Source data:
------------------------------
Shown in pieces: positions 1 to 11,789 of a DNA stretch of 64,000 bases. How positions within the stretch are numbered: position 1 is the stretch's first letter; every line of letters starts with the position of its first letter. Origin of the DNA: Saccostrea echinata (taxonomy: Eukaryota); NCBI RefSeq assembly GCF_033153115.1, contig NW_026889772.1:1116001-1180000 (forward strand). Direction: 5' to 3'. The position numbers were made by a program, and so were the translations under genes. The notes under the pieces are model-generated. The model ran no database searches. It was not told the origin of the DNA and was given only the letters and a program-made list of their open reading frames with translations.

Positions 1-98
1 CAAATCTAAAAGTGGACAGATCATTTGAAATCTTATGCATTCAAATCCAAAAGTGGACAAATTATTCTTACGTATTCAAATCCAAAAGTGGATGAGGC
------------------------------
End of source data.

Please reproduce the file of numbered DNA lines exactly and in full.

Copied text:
Shown in pieces: positions 1 to 11,789 of a DNA stretch of 64,000 bases. How positions within the stretch are numbered: position 1 is the stretch's first letter; every line of letters starts with the position of its first letter. Origin of the DNA: Saccostrea echinata (taxonomy: Eukaryota); NCBI RefSeq assembly GCF_033153115.1, contig NW_026889772.1:1116001-1180000 (forward strand). Direction: 5' to 3'. The position numbers were made by a program, and so were the translations under genes. The notes under the pieces are model-generated. The model ran no database searches. It was not told the origin of the DNA and was given only the letters and a program-made list of their open reading frames with translations.

Positions 1-98
1 CAAATCTAAAAGTGGACAGATCATTTGAAATCTTATGCATTCAAATCCAAAAGTGGACAAATTATTCTTACGTATTCAAATCCAAAAGTGGATGAGGC